Increasingly big data & the pressing need for international data governance of neuroscience

Understanding the brain requires great effort and the scale of neuroscience research projects is increasing to scale. This means crossing borders in big international research initiatives, and as a result being subject to national and international laws, regulations and policies in both data collection and transfer. While neuroscience data transcends borders, data governance typically stays…

brain

Digital twins & virtual brains: the importance of conceptual clarity and transparency

Researchers are trying to develop digital twins of the human brain by building so-called ‘virtual brains’. Trying to create virtual copies of such a complex organ, that we know increasingly yet still very little about is a great challenge. In a recent publication, Kathinka Evers and Arleen Salles explore philosophical and neuroethical challenges associated with…

Arleen Salles

The value of neuroethics and philosophical reflection in the Human Brain Project

The Human Brain Project is committed to implementing responsibility in research and innovation practices. But implementing responsibility means more than setting standards or enforcing compliance. It also means changing mindsets and promoting an ethical culture: A culture where scientific excellence also includes ethical excellence. In the Human Brain Project, we are integrating neuroethics and philosophy…

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Neuroimages, artificial intelligence & re-identification of research subjects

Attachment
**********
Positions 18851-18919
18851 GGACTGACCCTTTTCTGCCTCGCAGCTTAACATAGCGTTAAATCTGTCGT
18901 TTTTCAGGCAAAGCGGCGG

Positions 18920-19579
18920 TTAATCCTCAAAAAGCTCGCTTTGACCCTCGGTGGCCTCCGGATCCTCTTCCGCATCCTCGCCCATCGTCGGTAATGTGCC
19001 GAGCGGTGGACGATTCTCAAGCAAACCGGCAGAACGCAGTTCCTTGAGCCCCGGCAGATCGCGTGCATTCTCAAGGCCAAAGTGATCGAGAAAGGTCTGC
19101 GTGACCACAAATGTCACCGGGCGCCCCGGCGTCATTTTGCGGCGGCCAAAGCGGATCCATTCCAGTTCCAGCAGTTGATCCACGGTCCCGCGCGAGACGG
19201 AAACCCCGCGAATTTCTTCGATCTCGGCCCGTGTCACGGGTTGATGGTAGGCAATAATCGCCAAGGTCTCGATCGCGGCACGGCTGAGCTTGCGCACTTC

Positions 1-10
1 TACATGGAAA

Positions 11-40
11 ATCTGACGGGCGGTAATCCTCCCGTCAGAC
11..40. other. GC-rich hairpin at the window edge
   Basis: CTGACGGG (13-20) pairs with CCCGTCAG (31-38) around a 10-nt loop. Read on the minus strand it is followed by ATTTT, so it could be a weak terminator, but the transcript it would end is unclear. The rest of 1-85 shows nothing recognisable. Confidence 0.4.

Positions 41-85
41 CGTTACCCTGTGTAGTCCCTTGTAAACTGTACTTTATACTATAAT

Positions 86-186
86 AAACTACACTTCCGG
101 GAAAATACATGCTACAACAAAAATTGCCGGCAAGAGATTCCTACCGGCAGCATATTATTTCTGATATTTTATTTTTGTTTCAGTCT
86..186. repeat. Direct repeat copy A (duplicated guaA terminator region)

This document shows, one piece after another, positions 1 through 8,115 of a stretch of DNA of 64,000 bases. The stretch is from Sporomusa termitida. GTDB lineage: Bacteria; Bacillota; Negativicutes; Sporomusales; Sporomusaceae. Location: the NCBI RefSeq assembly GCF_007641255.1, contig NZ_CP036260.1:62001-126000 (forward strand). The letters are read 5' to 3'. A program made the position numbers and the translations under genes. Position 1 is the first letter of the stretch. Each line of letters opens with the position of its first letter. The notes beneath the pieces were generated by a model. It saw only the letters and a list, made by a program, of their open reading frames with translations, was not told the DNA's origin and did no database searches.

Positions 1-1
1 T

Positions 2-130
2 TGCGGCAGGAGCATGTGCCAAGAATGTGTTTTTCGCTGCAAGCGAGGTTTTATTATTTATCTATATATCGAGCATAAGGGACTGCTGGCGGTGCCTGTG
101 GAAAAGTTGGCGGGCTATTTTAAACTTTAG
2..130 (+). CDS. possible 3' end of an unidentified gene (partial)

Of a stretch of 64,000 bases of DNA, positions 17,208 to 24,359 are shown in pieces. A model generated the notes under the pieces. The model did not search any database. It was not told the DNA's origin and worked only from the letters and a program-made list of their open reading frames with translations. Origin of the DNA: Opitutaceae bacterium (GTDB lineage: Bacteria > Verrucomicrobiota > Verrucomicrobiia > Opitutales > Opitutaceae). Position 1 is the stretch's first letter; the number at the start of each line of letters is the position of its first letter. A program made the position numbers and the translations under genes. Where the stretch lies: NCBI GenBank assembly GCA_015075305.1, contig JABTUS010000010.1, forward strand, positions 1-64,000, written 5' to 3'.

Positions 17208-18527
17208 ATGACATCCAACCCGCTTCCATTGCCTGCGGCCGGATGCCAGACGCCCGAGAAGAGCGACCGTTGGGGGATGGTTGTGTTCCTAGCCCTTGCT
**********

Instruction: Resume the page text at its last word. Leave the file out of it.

Taking images of the brain using magnetic resonance imaging, or MRI for short, also captures the face. For a long time, techniques that remove facial features from neuroimages have allowed for open sharing of anonymised neuroimages. But new developments in artificial intelligence and machine learning have made it possible to re-create the removed facial features…

Designing a responsible neuroscience research infrastructure

Over the past 8 years, the Human Brain Project (HBP) has tested the strengths and limitations of responsible research & innovation, also known as RRI. To mark the ten-year anniversary of RRI, a group of HBP researchers now share what can be learned from implementing this concept in a large multi-disciplinary research project. This includes…

child eye

Can you be cloned?

Why can we feel metaphysical nausea at the thought of cloned humans? I guess it has to do with how we, without giving ourselves sufficient time to reflect, are captivated by a simple image of individuality and cloning. The image then controls our thinking. We may imagine that cloning consists in multiplying our unique individuality in the…

Ethically responsible robot development

Development of new technologies sometimes draws inspiration from nature. How do plants and animals solve the problem? An example is robotics, where one wants to develop better robots based on what neuroscience knows about the brain. How does the brain solve the problem? Neuroscience, in turn, sees new opportunities to test hypotheses about the brain…

robot

What is required of an ethics of artificial intelligence?

I recently highlighted criticism of the ethics that often figures in the field of artificial intelligence (AI). An ethics that can handle the challenges that AI presents us with requires more than just beautifully formulated ethical principles, values ​​and guidelines. What exactly is required of an ethics of artificial intelligence? Michele Farisco, Kathinka Evers and Arleen Salles address the issue…

robot

Ethics as renewed clarity about new situations

An article in the journal Big Data & Society criticizes the form of ethics that has come to dominate research and innovation in artificial intelligence (AI). The authors question the same “framework interpretation” of ethics that you could read about on the Ethics Blog last week. However, with one disquieting difference. Rather than functioning as a…